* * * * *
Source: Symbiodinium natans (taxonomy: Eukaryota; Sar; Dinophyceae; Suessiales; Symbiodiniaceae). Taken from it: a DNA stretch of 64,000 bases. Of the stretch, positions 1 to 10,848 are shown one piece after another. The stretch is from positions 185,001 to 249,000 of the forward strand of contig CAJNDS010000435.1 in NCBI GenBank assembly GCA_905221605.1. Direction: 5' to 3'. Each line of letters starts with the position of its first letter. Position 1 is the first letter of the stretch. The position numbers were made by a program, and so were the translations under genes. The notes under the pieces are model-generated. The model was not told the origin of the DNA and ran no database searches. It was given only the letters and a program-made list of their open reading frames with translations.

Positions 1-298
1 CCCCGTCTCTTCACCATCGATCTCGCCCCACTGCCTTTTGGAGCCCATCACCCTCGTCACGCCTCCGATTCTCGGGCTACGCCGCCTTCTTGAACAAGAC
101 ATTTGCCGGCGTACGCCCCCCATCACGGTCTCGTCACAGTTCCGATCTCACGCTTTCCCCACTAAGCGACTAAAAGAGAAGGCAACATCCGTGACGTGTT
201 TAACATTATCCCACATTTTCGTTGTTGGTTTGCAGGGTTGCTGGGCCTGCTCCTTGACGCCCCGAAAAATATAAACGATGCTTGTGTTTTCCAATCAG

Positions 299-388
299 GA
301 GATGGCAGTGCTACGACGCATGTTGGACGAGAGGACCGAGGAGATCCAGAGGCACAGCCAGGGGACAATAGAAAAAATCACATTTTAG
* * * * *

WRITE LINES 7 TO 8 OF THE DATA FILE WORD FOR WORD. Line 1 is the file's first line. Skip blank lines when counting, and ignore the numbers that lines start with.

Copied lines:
299 GA
301 GATGGCAGTGCTACGACGCATGTTGGACGAGAGGACCGAGGAGATCCAGAGGCACAGCCAGGGGACAATAGAAAAAATCACATTTTAG